Laken Riley case: Demonstrators disrupt Athens mayor’s press conference

Kelly Girtz defends local officials’ actions in wake of nursing student death.
Around a dozen demonstrators were present as Athens-Clarke County Mayor Kelly Girtz spoke at a press conference on Wednesday, Feb. 28, 2024. The demonstrators held signs that read “blood on your hands” and “justice for Laken. (Fletcher Page

Credit: Fletcher Page/AJC

Credit: Fletcher Page/AJC

Around a dozen demonstrators were present as Athens-Clarke County Mayor Kelly Girtz spoke at a press conference on Wednesday, Feb. 28, 2024. The demonstrators held signs that read “blood on your hands” and “justice for Laken. (Fletcher Page

ATHENS — Athens-Clarke County Mayor Kelly Girtz defended local officials’ handling of crime and immigration enforcement in a contentious press conference Wednesday that was frequently interrupted by angry demonstrators.

For roughly 20 minutes, Girtz attempted to outline public safety investments and counter Republicans who have criticized immigration policies at the federal and local level in the wake of last Thursday’s death of nursing student Laken Hope Riley on the University of Georgia campus.

Athens has become the latest flashpoint in a heated national debate over migrants after local police arrested Jose Antonio Ibarra, a Venezuelan whom U.S. authorities say entered the country unlawfully, and charged him with murder in Riley’s death.

“Oftentimes people will wish to ascribe certain things to the Athens community, and I want you to have accurate information,” said Girtz at the Athens-Clarke County Police Department.

Around a dozen demonstrators were present. They held signs that read “blood on your hands” and “justice for Laken.” Some often shouted over Girtz as he tried to speak.

“I was a high school teacher for 22 years, and I got better behavior out of them,” Girtz said at one point, referring to the demonstrators.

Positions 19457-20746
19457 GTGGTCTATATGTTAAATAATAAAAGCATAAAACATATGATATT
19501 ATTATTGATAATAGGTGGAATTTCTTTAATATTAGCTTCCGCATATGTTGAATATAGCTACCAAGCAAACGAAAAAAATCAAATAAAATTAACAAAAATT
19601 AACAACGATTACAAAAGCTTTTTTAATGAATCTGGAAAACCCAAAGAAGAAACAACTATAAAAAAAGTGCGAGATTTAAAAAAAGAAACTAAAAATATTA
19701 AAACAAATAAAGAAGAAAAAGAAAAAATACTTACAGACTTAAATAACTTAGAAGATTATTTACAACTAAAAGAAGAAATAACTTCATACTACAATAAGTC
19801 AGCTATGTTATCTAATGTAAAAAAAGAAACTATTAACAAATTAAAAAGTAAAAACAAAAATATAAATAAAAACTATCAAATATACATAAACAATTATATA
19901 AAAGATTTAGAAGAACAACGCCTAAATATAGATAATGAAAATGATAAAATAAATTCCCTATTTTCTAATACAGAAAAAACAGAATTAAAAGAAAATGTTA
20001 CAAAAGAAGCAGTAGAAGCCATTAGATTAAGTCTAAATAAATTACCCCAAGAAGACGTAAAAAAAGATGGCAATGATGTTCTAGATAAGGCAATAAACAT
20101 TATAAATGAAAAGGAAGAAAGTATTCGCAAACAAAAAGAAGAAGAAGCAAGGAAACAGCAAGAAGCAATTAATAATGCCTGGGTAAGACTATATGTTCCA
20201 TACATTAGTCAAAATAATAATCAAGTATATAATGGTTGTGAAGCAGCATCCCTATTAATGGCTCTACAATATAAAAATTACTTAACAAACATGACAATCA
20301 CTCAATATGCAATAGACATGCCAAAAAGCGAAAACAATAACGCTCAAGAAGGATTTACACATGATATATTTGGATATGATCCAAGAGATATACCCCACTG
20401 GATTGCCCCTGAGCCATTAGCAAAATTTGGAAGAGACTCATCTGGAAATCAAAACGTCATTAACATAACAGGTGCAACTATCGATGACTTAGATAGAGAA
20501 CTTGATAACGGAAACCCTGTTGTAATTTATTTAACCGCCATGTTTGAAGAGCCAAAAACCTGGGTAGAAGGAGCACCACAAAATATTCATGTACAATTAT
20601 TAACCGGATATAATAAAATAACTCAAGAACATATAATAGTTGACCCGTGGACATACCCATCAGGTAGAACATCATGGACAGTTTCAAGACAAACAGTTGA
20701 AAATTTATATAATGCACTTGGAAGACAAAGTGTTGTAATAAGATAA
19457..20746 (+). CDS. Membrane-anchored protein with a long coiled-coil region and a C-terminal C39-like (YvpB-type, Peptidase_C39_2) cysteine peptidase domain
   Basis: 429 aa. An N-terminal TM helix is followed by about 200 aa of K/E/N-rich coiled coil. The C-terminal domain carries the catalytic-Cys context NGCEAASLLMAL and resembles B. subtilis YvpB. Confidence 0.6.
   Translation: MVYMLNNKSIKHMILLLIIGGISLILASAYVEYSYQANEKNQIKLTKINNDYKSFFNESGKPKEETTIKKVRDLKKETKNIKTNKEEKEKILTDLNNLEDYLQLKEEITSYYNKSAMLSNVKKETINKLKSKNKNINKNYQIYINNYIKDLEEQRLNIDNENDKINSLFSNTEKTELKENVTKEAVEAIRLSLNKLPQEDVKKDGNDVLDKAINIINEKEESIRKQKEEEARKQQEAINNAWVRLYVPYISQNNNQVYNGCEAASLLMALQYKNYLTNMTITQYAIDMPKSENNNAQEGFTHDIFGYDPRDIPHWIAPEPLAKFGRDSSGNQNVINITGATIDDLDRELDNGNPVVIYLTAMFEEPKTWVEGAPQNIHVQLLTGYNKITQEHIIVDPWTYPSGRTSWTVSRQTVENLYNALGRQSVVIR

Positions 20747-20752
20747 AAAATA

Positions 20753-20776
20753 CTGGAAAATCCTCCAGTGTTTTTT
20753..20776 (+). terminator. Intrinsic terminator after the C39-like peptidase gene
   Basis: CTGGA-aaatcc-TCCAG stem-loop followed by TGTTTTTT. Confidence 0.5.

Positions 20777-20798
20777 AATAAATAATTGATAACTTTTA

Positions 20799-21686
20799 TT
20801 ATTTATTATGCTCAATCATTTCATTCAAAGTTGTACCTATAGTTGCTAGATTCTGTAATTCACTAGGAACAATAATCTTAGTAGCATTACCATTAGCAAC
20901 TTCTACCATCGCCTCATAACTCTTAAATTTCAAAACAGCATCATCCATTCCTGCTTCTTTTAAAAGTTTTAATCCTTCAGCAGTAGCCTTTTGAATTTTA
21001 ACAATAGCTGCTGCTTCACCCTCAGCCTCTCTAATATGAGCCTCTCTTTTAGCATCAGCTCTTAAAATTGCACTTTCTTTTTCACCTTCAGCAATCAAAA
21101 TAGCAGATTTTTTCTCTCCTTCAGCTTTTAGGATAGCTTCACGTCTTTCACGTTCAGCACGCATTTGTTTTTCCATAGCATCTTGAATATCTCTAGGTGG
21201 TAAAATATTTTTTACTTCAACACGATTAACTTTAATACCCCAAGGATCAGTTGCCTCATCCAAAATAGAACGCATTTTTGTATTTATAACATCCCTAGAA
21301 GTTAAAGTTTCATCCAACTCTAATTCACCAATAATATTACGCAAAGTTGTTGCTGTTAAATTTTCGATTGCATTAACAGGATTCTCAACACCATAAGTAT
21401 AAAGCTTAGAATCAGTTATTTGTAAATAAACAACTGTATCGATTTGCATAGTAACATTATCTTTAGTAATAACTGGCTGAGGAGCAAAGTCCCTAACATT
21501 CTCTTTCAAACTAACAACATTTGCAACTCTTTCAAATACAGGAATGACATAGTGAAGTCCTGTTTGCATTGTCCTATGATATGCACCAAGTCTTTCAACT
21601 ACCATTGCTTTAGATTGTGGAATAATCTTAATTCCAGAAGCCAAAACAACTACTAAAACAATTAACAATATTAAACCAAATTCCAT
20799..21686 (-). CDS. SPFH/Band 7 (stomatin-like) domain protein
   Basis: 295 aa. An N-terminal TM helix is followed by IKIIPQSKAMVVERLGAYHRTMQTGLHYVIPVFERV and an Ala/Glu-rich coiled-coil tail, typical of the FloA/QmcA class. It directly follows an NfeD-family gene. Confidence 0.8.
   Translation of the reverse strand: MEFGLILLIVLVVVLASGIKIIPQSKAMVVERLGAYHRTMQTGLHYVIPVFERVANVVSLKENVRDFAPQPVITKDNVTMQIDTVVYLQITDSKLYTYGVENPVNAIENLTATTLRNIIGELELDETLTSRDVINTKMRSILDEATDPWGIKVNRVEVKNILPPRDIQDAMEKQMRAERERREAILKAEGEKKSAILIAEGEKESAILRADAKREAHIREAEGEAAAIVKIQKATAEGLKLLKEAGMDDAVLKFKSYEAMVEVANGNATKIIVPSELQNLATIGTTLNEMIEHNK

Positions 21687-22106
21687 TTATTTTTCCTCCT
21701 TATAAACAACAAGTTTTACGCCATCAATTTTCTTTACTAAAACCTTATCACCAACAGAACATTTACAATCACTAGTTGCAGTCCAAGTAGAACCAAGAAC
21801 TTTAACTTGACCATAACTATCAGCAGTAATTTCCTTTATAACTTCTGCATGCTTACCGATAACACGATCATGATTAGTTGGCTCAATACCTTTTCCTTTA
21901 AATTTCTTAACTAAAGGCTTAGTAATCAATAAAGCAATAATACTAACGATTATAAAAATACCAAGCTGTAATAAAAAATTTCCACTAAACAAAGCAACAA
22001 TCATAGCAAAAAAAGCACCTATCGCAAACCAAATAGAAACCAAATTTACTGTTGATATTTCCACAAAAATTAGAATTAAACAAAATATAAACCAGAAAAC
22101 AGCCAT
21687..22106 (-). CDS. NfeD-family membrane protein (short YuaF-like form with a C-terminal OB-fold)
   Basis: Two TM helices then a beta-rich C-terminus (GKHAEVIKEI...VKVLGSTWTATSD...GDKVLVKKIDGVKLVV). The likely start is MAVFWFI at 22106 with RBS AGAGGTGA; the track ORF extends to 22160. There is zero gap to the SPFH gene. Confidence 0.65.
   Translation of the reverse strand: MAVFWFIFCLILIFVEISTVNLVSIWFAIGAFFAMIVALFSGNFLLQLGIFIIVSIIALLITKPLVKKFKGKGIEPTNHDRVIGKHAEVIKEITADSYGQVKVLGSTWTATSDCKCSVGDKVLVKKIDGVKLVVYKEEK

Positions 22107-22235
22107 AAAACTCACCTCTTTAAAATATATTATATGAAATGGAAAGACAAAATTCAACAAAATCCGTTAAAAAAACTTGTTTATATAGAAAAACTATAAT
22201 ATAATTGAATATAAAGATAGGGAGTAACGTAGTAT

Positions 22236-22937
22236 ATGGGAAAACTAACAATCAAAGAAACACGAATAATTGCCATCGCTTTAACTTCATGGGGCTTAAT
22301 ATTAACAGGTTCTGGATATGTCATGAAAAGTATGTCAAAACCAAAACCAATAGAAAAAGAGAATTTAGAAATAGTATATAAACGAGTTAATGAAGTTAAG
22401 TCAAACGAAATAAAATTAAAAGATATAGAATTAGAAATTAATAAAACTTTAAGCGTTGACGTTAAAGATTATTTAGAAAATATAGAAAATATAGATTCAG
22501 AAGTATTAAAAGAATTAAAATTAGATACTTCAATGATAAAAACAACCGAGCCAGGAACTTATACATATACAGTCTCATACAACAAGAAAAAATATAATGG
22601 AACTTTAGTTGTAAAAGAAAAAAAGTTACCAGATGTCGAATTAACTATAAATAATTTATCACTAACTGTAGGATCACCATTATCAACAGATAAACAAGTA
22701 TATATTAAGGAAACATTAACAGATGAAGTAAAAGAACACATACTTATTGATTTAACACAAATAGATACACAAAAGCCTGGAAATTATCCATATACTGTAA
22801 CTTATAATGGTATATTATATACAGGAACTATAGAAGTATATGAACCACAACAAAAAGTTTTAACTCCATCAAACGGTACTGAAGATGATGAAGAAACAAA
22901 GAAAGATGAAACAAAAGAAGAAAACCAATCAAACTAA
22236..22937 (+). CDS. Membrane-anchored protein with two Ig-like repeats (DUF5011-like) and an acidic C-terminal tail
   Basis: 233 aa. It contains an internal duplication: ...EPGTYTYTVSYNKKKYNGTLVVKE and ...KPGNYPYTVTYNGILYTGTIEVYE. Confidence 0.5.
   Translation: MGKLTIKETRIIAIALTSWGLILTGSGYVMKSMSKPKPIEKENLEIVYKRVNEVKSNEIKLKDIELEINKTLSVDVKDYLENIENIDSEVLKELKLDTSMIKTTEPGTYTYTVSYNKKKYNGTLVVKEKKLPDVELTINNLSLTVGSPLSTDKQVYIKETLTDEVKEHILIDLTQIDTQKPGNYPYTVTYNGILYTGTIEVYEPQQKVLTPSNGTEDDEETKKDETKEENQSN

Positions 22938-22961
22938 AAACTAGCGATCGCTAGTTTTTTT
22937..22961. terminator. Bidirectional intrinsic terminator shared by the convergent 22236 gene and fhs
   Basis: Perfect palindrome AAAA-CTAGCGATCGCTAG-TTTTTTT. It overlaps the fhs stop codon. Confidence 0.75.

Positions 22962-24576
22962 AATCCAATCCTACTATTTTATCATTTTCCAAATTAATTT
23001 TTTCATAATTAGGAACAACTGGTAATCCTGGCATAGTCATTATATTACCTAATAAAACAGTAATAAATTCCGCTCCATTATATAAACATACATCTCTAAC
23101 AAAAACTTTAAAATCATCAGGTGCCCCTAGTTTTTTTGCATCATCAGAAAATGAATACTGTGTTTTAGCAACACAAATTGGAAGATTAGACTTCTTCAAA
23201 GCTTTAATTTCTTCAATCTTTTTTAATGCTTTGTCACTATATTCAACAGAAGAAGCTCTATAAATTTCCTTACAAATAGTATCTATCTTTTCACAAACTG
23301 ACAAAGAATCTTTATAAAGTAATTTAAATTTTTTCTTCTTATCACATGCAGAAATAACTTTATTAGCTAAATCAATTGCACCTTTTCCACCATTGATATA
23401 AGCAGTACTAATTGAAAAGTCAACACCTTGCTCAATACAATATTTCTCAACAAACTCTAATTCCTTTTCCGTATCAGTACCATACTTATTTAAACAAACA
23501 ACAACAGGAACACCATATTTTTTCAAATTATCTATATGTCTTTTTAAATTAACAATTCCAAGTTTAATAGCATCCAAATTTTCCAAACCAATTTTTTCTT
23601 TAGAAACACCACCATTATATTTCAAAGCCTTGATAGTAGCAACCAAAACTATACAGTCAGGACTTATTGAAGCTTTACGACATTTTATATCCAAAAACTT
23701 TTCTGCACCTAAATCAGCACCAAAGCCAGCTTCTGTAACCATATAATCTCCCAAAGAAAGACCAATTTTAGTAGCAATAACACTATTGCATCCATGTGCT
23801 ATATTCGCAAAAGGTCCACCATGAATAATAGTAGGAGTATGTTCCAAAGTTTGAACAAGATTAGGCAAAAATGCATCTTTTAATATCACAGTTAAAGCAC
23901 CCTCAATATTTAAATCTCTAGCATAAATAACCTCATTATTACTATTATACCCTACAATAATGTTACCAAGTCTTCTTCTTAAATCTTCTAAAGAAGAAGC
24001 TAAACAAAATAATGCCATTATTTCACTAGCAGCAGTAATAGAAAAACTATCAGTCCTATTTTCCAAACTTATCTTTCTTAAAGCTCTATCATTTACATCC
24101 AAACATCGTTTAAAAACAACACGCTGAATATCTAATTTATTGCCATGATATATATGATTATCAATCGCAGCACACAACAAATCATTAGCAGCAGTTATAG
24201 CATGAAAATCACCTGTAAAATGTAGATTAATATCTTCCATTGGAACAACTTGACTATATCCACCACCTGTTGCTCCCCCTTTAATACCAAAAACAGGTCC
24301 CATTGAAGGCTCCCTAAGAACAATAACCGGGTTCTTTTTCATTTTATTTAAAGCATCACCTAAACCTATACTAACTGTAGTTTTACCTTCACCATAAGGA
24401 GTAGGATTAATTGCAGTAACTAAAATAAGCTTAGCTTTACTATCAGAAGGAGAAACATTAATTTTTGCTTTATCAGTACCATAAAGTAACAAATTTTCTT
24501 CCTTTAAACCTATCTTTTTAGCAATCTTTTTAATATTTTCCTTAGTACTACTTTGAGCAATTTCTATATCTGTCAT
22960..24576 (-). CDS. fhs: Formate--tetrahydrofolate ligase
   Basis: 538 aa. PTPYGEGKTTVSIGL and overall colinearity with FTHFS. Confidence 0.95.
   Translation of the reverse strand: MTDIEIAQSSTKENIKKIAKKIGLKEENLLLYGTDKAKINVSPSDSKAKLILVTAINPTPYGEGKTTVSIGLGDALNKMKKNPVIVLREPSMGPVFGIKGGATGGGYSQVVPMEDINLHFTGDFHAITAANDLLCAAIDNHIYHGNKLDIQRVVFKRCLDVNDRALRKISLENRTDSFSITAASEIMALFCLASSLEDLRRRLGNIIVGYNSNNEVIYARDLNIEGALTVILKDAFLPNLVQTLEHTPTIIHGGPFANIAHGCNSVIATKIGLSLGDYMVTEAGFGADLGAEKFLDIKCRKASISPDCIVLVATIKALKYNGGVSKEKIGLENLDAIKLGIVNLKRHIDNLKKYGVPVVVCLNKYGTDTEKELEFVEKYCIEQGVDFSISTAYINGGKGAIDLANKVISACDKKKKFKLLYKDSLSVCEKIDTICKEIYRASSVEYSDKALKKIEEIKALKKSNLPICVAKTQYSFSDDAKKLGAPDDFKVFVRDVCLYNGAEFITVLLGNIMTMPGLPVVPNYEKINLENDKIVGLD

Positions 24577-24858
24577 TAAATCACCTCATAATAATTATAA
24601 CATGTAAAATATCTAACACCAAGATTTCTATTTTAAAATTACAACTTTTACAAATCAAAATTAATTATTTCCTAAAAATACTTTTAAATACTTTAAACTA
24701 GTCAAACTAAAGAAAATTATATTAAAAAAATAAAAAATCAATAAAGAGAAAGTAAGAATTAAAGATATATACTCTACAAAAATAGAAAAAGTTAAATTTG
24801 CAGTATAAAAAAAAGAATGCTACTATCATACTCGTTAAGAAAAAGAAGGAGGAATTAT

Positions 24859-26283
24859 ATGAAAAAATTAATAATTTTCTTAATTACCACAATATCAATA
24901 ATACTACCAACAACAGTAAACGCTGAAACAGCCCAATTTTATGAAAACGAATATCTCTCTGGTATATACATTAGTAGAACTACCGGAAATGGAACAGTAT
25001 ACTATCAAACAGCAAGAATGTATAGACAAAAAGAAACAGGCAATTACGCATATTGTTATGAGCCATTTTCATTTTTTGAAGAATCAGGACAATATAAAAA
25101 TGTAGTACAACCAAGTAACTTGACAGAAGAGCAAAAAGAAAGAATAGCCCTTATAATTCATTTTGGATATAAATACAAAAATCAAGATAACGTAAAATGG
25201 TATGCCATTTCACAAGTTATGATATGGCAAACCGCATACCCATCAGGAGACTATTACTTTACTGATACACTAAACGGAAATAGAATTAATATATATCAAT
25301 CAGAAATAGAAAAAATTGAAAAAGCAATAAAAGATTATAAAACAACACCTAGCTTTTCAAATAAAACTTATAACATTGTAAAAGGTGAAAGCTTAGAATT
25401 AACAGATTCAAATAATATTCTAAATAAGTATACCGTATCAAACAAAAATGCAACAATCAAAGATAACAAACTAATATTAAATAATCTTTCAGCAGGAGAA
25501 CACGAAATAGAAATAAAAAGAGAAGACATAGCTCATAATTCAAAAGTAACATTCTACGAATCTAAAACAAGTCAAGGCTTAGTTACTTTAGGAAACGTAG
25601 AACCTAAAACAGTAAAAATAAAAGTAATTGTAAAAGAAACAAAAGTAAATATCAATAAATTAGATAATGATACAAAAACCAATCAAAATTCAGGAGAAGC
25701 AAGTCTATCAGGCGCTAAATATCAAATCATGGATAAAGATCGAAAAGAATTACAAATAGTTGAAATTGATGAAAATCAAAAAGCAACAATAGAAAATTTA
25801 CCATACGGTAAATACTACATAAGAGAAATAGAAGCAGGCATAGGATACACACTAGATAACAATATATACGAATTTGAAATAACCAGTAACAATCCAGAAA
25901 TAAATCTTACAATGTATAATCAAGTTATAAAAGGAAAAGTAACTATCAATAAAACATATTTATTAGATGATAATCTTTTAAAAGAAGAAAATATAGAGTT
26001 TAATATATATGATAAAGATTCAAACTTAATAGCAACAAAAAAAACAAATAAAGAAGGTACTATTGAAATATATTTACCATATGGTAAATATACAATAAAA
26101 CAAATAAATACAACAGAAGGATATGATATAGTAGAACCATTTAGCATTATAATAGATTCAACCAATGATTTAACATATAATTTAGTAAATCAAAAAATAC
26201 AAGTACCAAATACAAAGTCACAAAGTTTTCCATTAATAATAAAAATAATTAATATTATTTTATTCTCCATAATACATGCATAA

“We are deeply sorry for this tragedy. Responsibility for this crime rests solely upon the perpetrator,” he added.

Former president Donald Trump, Gov. Brian Kemp and Georgia Republican representatives were among those critical of Democrats following Riley’s death last Thursday. Athens-Clarke County elected positions are non-partisan, but Girtz is a known progressive politician.

“The blood of Laken Riley is on the hands of Joe Biden, Alejandro Mayorkas, and the government of Athens-Clarke County,” Georgia Rep. Mike Collins (R-Jackson), whose district includes Athens, said last Friday.

Democrats have said Republicans are wrongly politicizing the death. They also have criticized GOP leaders for blocking a bipartisan U.S. Senate bill that would have made it harder for migrants to apply for asylum once they’ve entered the country illegally.

Unauthorized immigrants are less likely to be arrested for violent crimes than U.S.-born citizens, data has shown.

In Athens Clarke-County, with a population of roughly 130,000, murders have been in the single digits every year since 2009. Overall crime was down 2% in 2023 from the year before, including a 7% drop in violent crime, while arrests increased 16%, according to the county. Before last week, UGA’s campus hadn’t seen a homicide since 1996.

On Wednesday, Girtz outlined more than $500,000 in public safety investments, including a real-time crime center and surveillance technology.